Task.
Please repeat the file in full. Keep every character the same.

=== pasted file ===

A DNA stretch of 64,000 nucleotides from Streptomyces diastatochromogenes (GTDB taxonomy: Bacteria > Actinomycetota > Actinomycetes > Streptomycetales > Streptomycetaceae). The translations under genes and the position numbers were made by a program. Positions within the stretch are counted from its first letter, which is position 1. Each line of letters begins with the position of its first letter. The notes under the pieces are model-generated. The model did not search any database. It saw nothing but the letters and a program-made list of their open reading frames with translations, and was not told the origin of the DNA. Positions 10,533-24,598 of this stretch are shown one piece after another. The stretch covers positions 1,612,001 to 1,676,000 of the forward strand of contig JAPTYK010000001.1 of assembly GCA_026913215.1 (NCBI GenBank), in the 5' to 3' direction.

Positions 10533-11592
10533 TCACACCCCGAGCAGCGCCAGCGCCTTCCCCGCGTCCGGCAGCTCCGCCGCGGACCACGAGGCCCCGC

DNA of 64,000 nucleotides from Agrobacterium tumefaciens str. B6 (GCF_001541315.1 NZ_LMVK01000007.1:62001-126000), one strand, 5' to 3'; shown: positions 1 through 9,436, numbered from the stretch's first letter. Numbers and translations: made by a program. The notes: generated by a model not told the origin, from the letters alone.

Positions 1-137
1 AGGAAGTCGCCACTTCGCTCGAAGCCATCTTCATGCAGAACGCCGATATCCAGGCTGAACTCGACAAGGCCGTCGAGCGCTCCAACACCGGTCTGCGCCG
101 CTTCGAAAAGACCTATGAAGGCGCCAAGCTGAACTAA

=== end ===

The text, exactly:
A DNA stretch of 64,000 nucleotides from Streptomyces diastatochromogenes (GTDB taxonomy: Bacteria > Actinomycetota > Actinomycetes > Streptomycetales > Streptomycetaceae). The translations under genes and the position numbers were made by a program. Positions within the stretch are counted from its first letter, which is position 1. Each line of letters begins with the position of its first letter. The notes under the pieces are model-generated. The model did not search any database. It saw nothing but the letters and a program-made list of their open reading frames with translations, and was not told the origin of the DNA. Positions 10,533-24,598 of this stretch are shown one piece after another. The stretch covers positions 1,612,001 to 1,676,000 of the forward strand of contig JAPTYK010000001.1 of assembly GCA_026913215.1 (NCBI GenBank), in the 5' to 3' direction.

Positions 10533-11592
10533 TCACACCCCGAGCAGCGCCAGCGCCTTCCCCGCGTCCGGCAGCTCCGCCGCGGACCACGAGGCCCCGC

DNA of 64,000 nucleotides from Agrobacterium tumefaciens str. B6 (GCF_001541315.1 NZ_LMVK01000007.1:62001-126000), one strand, 5' to 3'; shown: positions 1 through 9,436, numbered from the stretch's first letter. Numbers and translations: made by a program. The notes: generated by a model not told the origin, from the letters alone.

Positions 1-137
1 AGGAAGTCGCCACTTCGCTCGAAGCCATCTTCATGCAGAACGCCGATATCCAGGCTGAACTCGACAAGGCCGTCGAGCGCTCCAACACCGGTCTGCGCCG
101 CTTCGAAAAGACCTATGAAGGCGCCAAGCTGAACTAA